The Lions haven't won with Matthew Stafford. With a new regime taking over this offseason, they might be done trying.
But it's beginning to feel like Stafford will be back for 2021.
The current decision-makers in Detroit's front office seem inclined to build around Stafford yet again, most notably president Rod Wood and special assistant Chris Spielman. And while that decision won't be theirs to make -- something both of them have acknowledged -- they do control who gets the say.
Stafford turns 33 in February and has endured several injuries over the past three seasons. Here's what Spielman had to say last month when asked if the Lions can win with the quarterback at this stage of his career.
"Yes, because he’s a talented, talented guy," Spielman said. "I know this because every time I talk to a defensive coordinator (in production meetings), when they talk about Matthew Stafford there’s genuine concern in their voice. I know what I see with my eyes. And you want to talk about one of the toughest guys in the game? That's Matthew Stafford."
The question isn't ultimately about Stafford. It's about the Lions, and whether or not they need a full-scale rebuild. If they do, moving on at quarterback is the most critical step. If they don't, staying the course with Stafford starts to sound pretty good. And here's what Wood had to say Tuesday when confronted with that question.
“My personal opinion is only going to matter a little bit. The opinion of who we hire as coach and the general manager is going to matter a lot more. I do think, despite the record, we’re not as far away as it might appear," Wood said. "I would think that we can retool some things and continue to be competitive, while also in some cases, certainly on the defensive side of the ball, having to rebuild the roster a little bit. So it’s a little combination of both."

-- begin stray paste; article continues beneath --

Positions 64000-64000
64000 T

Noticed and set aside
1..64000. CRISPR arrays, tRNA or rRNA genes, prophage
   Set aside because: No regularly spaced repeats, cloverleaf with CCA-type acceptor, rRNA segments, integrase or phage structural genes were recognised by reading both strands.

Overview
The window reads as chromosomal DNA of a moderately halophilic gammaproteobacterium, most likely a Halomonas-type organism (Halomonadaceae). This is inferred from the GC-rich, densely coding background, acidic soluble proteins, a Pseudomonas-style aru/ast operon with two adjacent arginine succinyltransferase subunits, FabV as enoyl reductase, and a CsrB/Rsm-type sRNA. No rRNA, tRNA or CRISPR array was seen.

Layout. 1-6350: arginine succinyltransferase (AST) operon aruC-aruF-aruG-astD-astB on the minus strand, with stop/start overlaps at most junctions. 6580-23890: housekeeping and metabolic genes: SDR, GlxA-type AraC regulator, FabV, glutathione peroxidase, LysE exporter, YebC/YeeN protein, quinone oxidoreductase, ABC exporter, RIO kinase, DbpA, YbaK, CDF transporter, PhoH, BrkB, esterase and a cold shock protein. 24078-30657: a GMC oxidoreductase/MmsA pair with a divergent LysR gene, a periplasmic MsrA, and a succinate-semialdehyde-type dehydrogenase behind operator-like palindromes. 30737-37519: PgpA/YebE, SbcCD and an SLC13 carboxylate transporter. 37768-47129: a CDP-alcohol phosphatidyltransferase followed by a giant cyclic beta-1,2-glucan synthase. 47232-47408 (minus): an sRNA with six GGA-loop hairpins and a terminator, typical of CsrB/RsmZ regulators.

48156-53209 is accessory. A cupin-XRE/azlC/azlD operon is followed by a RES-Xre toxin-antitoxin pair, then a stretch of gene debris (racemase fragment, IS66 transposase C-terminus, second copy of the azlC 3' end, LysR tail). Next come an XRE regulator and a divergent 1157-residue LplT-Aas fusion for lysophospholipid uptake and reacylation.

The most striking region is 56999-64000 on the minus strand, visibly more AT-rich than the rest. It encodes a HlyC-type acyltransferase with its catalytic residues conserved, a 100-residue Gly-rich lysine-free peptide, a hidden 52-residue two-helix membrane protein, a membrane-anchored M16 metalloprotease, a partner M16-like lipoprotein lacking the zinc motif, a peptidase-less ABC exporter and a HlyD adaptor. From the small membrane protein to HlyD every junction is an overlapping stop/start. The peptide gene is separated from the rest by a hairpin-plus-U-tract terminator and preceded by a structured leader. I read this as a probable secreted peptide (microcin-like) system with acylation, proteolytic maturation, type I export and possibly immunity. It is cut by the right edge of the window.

An organization that believes it is close to contention, right or wrong, doesn't trade its franchise quarterback. Especially when that organization has been nothing but dedicated to that quarterback from the start, especially when that quarterback's passer rating over the past two seasons constitutes the best two-year stretch of his 12-year career.
Again, the decision won't belong to Wood and Spielman. But the bigger decision already does. In hiring the next regime, it seems to follow that those two, along with owner Sheila Ford Hamp, will want a head coach and a GM who share their vision for the direction of the team. Unity throughout the organization has been an emphasis since Spielman came on board last month.
It sure sounds like a familiar consensus is forming at the top: Stafford can be the solution. It's that pesky defense that needs fixing.
"If you’re asking my personal opinion on Matthew Stafford, there’s some throws that he makes that are unreal, and his toughness as a competitor and what he’s done is remarkable," Spielman said. "So I have all the respect in the world for Matthew Stafford."
To be fair, Wood said he doesn't "have a preference" on how any of the Lions' GM/head coach candidates approach the quarterback situation. But at least one of their GM candidates, Louis Riddick, has already pledged allegiance to Stafford. So has one of their head coaching candidates in Darrell Bevell. Others have probably done the same. Wood said feedback on the quarterback has been high.
"We’re certainly talking about our entire roster, including Matthew, with everybody that we’re interviewing for both positions. He’s our quarterback. He’s a very important player, very important position," said Wood. "But again, when we have people in the building to weigh in on those decisions, that’s when we’ll be able to talk more about it. Certainly everybody that we've talked to admires Matthew from afar, just as much as we admire him inside the building.”
If that admiration colors the Lions' decision on the next regime, the decision on Stafford could already be sealed.